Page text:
My dictionary has fifteen definitions of "free", along with 36 sub-definitions. My dictionary also has two definitions for "freedom" with ten sub-definitions. What then does the "free" in "Free Software" really mean? What is the Free Software Foundation trying to tell us when they say Free Software is about "freedom"?
The Free Software Foundation takes great pains to explain that Free Software is not about price or the absence of cost, but about freedom. But they do not define "freedom", taking it for granted that the reader knows exactly what they are talking about. They also bemoan the fact that English has only word for "free" whereas other languages have two; French as both "gratuit" and "libre". But again, they fail to define "free". Since "free" and "freedom" are highly emotional words, it is important that they are properly defined in relation to Free Software 1. But as I mentioned above, my dictionary has two definitions for "freedom". The first definition is "the quality or state of being free". The second definition is "a political right". There are many sub-definitions as well.
Let's dispose of the second definition for starters. Software, free or otherwise, is not a political right. There are two theories on the origin of political rights. The first is that they are unalienable or natural, that people are born with these rights. The second is that the government possesses all political rights, and through their benevolence, grants certain of them to the citizenry 2. Certainly, people are not born with a right to Free Software. This is as erroneous as the mythical rights to housing, employment and living wages.
Equally certain, there are no government laws giving people rights to Free Software. However, the possibility that the government could create such a right exists. The FSF likes to equate Free Software with free speech. If this is true, does Free Software qualify for a place alongside it in the US Bill of Rights? Hardly! A right to Free Software would be the antithesis of freedom. To ensure it would require the forceful disclosure of all source code, by police force if necessary.
But certain political rights do exist in reference to software. Freedom of speech is one of them. People have the right to create and distribute their own software. But just as freedom of speech guarantees one the right not to speak, it also gives proprietary software developers the right not to distribute their source code. Thus, to make Free Software a political right is to deny freedom of speech.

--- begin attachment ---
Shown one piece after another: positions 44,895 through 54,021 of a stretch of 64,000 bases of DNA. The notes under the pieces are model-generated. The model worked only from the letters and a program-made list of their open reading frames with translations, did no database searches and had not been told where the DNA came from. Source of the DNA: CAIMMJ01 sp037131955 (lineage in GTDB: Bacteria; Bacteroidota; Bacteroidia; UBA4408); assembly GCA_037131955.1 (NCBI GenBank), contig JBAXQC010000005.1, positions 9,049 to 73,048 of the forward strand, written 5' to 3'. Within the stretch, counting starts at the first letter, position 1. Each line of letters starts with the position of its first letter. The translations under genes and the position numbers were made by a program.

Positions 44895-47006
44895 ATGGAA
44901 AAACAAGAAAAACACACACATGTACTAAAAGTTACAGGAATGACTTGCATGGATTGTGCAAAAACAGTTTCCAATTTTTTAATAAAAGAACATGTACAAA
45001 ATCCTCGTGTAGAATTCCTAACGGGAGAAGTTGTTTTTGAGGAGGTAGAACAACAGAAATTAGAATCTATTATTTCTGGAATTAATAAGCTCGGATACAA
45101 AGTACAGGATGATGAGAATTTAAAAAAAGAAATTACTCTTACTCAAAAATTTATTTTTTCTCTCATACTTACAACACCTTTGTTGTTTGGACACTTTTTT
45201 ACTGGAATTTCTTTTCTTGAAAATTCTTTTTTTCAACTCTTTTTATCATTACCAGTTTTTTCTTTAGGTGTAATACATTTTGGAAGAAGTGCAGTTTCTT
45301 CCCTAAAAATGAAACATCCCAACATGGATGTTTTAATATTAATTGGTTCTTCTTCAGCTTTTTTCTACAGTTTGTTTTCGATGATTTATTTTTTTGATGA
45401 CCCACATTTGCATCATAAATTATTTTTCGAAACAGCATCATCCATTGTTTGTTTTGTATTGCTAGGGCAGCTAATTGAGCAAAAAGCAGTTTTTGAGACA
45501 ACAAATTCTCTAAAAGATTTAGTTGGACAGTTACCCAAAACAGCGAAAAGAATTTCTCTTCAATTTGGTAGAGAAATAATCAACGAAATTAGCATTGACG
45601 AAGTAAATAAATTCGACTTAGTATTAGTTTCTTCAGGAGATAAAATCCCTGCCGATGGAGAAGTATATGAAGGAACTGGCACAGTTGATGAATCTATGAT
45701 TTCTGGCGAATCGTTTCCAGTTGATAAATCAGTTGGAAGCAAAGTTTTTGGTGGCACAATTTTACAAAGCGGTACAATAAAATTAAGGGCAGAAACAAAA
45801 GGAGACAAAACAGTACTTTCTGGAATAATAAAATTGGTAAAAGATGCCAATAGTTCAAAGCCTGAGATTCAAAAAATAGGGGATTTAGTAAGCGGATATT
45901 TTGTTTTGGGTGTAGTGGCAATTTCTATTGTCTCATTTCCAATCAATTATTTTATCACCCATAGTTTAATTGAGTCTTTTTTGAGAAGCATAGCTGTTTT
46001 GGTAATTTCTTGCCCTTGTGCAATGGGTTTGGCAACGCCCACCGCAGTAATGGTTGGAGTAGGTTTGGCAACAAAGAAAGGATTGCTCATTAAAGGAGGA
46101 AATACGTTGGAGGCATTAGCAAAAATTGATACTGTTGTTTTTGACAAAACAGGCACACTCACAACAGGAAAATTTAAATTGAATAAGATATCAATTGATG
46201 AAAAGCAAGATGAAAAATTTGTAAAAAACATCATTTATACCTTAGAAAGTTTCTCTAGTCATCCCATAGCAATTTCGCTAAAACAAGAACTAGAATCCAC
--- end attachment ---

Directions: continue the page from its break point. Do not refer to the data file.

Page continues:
Now let's look at the first definition. It's kind of vague, but there are many sub-definitions. Some actually look like they fit the idea of Free Software! I'll go through them one by one 3.
But are programmers constrained in action, or dominated, when they can't modify and distribute someone else's source code? It may be an inconvenience at times, but it's not a constraint. Arguing this would be like arguing that an artist's freedom is diminished if he or she doesn't have the right to alter another artist's masterpiece. If it's someone else's source code, they have no right to it. But the FSF argues that no one should own software, thus concluding that they should be able to treat all software as if it were in the public domain. But what do they do if public domain software is binary only? Sue the copyright holder?!? Remember that freedom of speech means freedom not to divulge source code.
Some people, particularly Open Source Software adherents, may be thinking of this definition when they think of software freedom. After all, "software that doesn't suck" is pretty much the same as "software that isn't onerous."
But the FSF probably doesn't like this definition. First of all, the GNU General Public License is the most restricted of all the Free Software license 6. The MIT and BSD licenses are much freer than the FSF's own licenses. Second, the FSF is a political organization. It's easier to rally around freedom from domination than it is to rally around freedom of usage.
Free Software is software that is free to use. You have the freedom to use it in almost any manner, including copying, redistributing and modifying it. This isn't a political freedom like free speech. It's not a freedom from coercion, domination or slavery. Your freedom comes about because someone shared their software with you. It's a shame that the Free Software Foundation attempts to make Free Software mean more than it is, because "free to use" is a very good thing all by itself.
The next time your friends asks you what Free Software is, tell them the truth. Tell them that it's software that's free to use.